My Evangelical Lutheran foster-grandmother lived with us when I was growing up, but my immediate family were members of the United Church of Christ. I spent summers on my Methodist aunt and uncle's farm, and we had a lot of friends and relatives who were Baptists or Pentecostals. But growing up in rural North Carolina in the 1960s and 70s, I don't think I ever personally met a Jew or a Muslim - much less a Buddhist, Hindu, Sikh, or a secular humanist.
During the 1980s I worked in a local hospital emergency room (ER) while attending community college part-time, and there I met and worked with Jews, Muslims, Hindus, and an ER physician who was into homeopathy, Taoism, and tai chi. I started studying world religions, the New Testament, and philosophy, and eventually learned kung fu and tai chi from a Catholic sifu. My wife and I were married by my foster-grandmother's Lutheran minister, but I wrote the entire service leveraging primarily Taoist literature (although the minister insisted on saying the Lords Prayer at the end).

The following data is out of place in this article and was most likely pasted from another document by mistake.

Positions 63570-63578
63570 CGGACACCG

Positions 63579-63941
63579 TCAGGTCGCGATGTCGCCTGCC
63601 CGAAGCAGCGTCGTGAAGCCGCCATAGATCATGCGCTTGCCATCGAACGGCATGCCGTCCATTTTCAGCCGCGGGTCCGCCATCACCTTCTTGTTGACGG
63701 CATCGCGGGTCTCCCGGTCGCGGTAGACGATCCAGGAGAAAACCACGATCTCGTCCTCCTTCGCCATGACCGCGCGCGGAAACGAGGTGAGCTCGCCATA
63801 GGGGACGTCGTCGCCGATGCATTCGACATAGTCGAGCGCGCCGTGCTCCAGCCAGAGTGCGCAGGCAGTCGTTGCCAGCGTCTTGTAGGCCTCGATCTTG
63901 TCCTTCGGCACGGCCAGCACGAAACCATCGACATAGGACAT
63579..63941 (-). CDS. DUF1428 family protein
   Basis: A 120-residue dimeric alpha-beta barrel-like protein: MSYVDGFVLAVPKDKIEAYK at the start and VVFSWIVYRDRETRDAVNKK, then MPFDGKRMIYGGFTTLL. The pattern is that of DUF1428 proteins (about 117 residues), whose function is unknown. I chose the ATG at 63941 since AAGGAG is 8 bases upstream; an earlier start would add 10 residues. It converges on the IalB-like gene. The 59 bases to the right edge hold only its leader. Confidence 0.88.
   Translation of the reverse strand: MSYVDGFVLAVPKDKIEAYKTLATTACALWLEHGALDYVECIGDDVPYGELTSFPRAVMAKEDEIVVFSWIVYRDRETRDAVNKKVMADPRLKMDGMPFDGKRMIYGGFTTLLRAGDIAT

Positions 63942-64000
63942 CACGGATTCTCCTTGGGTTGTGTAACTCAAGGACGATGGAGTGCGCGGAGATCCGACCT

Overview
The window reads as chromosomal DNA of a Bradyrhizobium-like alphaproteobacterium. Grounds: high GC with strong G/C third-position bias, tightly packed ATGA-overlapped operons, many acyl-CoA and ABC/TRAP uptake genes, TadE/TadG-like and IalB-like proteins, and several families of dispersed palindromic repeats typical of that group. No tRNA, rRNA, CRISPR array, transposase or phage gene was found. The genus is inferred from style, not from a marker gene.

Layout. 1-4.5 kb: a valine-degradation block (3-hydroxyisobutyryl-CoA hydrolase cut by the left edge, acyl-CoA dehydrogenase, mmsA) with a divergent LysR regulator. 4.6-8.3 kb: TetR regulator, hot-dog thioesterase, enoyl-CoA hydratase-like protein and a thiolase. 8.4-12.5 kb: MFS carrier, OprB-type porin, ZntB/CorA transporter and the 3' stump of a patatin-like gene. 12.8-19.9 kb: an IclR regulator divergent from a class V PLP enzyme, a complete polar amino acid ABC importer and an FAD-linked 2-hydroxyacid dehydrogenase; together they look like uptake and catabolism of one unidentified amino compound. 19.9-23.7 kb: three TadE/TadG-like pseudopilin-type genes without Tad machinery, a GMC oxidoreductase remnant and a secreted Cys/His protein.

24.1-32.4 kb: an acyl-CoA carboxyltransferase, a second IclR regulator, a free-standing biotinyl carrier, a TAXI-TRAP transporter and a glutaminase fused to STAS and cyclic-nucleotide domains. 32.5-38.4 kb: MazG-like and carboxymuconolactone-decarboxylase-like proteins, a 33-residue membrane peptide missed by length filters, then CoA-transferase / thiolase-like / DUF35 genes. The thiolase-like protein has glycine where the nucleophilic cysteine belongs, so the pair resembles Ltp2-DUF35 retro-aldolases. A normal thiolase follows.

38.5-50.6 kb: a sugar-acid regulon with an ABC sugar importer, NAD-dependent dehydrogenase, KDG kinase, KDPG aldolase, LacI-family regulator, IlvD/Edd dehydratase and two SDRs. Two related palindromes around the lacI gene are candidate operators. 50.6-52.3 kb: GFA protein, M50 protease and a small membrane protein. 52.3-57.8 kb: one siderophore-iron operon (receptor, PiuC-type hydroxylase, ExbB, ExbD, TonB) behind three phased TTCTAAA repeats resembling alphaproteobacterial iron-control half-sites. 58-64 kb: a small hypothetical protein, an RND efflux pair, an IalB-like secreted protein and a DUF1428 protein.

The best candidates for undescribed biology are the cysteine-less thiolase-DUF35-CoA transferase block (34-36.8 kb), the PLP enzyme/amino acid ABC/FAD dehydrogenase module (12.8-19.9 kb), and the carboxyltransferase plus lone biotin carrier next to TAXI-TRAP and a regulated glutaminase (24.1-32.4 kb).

I got swept up in the idea that quantum physics confirmed Eastern mysticism and was somehow useful in understanding human consciousness - until I finally discovered Carl Sagan, Isaac Asimov, and Vic Stenger. As I finished my degree in mathematics, studied more science and philosophy (including the philosophy of science and mathematics and existentialism), and started a career in software engineering and support, I switched from identifying as a "non-theist" (heavily influenced by Taoism) to being an "agnostic" and a "skeptic." Today I'm still fundamentally a run-of-the mill skeptic, but I also identify as a secular humanist and an atheist - as well as an occasional Pastafarian who agrees that the Satanic Temple's seven tenants are far more ethical than the Ten Commandments.
As an advisor to the Board of the Hickory Humanist Alliance I became involved in "interfaith" work somewhat serendipitously in May of 2015 after a County Commissioner in a neighboring county made some inflammatory comments about Muslims and atheists participating in invocations at their meetings - they now have a moment of silence instead of an invocation. Today I am on the interim Board of Advisors for a new "interfaith and humanist" council in my county, and I have been asked to co-present an "Interfaith 101" webinar with some of my local interfaith partners for a major national secular organization. I'll post about both in a future post, but in the meantime here are some interfaith resources you might find interesting. And you can read more about my own recent interfaith journey here.